1. “Air miles democratize air travel”: Yes, what the planet needs right now is to encourage even more people to fly. Not! But the opposite is on the way: it is going to have to cost frequent flyers more and more per flight each year if we are going to marry reality with human survival on the planet 😉

      Travel is fundamental to many world economies, and the human impact of virtually every method of transportation is worse, when broken down per traveller. Rail is your only cling to, and that’s not getting you across an ocean.

      “Airlines actually reduce their carbon footprint by allowing people to use miles to send planes off full” : a full plane weighs more than a half-full one, so it will have more carbon emissions. Maybe you are talking about carbon footprint “per person”? (which is an airline strategy to hide actually increasing overall emissions).

      Well, you clearly aren’t a pilot. The fuel load required between one and the other is minimally different, and in terms of maximizing each journey, thus reducing the need for more journeys, this is crucial.

      “Airlines are doing more now to curb their impact than most other travel industries” : Keep drinking the cool aid. The airlines are running scared and doing everything they can to reduce emissions PER PERSON. Not TOTAL emissions. Do you think any of them seriously are trying to fly LESS planes? If so, you have misunderstood capitalism.

      They all want to save money on fuel, and biofuel flights have already successfully taken place. It’s only a matter of scaling up.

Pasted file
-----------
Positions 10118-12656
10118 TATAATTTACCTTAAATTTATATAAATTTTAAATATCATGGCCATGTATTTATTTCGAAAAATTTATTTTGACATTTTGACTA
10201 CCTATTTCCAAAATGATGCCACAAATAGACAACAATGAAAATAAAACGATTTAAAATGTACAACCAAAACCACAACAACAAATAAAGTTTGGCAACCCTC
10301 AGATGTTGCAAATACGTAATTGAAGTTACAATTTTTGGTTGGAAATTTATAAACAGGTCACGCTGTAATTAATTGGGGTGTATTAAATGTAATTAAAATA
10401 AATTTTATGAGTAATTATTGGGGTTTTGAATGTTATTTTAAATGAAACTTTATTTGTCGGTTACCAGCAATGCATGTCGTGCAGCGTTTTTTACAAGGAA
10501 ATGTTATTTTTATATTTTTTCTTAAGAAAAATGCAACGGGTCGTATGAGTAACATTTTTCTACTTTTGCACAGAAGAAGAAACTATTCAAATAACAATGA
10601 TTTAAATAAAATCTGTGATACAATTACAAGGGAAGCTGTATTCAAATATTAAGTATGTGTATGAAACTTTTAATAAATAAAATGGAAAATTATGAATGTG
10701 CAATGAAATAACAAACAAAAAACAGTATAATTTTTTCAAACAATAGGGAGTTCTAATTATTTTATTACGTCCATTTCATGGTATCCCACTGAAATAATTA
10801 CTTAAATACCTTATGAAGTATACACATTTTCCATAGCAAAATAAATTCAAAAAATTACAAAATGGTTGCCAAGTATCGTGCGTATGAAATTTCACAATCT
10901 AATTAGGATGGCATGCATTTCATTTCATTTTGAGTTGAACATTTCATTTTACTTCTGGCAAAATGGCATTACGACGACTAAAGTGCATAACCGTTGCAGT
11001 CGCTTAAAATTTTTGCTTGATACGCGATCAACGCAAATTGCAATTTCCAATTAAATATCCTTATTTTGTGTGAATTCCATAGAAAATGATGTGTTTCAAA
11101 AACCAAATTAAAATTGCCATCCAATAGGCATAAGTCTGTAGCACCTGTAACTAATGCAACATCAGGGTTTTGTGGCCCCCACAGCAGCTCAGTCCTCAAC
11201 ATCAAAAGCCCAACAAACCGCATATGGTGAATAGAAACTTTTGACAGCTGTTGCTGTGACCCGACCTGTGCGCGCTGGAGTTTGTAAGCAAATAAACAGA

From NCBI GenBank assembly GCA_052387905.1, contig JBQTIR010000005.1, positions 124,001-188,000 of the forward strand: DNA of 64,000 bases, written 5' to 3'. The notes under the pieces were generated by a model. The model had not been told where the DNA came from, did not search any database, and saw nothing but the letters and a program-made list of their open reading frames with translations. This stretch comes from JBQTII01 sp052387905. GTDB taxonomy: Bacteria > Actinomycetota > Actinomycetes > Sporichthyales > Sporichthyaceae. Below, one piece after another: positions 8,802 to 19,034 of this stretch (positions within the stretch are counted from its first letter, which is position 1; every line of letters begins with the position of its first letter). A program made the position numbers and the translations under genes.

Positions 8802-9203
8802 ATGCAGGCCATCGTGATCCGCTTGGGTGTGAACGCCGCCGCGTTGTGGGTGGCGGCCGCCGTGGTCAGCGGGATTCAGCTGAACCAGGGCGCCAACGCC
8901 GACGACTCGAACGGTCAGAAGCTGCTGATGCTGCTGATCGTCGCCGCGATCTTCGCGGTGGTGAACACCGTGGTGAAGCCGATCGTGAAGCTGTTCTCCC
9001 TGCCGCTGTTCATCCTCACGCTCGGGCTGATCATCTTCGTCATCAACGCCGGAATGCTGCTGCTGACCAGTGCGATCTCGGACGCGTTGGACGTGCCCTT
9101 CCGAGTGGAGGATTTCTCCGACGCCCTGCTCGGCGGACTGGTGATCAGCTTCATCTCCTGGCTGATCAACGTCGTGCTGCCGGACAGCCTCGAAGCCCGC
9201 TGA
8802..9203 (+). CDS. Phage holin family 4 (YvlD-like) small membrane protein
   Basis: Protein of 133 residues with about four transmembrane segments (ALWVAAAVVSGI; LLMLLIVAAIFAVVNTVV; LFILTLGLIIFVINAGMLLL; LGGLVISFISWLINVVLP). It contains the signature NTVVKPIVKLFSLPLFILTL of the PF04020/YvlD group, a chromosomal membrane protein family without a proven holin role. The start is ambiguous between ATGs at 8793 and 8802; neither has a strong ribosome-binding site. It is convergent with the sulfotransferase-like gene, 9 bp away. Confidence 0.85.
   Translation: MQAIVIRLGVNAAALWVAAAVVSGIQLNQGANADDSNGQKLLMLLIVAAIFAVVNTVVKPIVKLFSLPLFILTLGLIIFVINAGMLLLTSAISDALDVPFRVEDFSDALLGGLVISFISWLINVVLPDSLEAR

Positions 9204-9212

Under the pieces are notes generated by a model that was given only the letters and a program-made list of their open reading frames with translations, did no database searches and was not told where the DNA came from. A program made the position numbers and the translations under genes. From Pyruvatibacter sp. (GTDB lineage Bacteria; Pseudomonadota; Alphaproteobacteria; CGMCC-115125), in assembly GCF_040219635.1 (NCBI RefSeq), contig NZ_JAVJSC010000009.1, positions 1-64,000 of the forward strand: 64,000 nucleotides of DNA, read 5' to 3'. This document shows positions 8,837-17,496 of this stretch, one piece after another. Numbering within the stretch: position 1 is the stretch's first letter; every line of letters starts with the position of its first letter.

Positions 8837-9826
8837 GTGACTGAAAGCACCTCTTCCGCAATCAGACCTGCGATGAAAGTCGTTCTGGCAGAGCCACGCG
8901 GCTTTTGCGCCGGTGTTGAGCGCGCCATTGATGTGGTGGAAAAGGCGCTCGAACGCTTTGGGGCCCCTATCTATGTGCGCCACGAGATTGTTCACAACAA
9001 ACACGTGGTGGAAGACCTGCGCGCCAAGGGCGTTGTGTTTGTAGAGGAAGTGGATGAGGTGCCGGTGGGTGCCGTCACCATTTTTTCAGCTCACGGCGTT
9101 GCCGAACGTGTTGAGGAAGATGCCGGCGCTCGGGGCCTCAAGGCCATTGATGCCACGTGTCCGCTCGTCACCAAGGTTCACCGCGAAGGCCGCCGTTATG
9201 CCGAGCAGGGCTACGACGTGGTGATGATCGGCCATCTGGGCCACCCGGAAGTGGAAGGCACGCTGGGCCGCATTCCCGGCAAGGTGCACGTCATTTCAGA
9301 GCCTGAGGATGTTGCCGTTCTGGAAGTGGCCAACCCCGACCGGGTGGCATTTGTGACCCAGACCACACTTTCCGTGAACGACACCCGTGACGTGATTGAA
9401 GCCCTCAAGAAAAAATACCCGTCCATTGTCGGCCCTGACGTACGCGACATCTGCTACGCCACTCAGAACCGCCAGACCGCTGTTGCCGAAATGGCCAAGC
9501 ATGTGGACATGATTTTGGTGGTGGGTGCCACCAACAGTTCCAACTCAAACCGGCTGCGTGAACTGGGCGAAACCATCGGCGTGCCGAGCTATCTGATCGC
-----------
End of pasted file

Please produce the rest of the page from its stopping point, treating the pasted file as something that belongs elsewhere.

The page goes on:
This post smacks of total denial, but the wheel is turning my friend. Why not switch to pushing for the concept frequent flyer miles on trains (in countries where trains function, i.e., not the US) and get out while the going is good?

      You stick to your trains.

  8. In total the Imperial report contained less that 78 words on Frequent Flyer programmes. The UK Press just love to focus on it because flying is a class issue to many people.Their focus instantly turns to City Workers and the 1%.

    From beginning to end the wide-ranging Imperial report is garbage, and you’re right Gib: the Imperial policy on air miles is ludicrous given the HMRC specifically rules out Air Miles as a work benefit (EIM21618), so Imperial can’t excuse such a ludicrous clause as a tax-disclaimer – it simply isn’t necessary.

  9. Self serving post aside, banning frequent flyer miles is not smart. I take my current situation, just 20 status credits shy of retaining Gold for QFF. Basically $150 gets me all the benefits of that membership level. So it is worth far more than $150 to me. The lounge membership itself is worth it. Thateaves me with flying somewhere I don’t need to fly to maintain my current level.

    As a happy medium, why can’t I buy the flight, not fly and still get the points and status credits. Or better still, just buy the status credits. When Qantas introduced buying miles, the number a member could buy was limited to a percentage of the points they currently held… The same thing could work in this instance.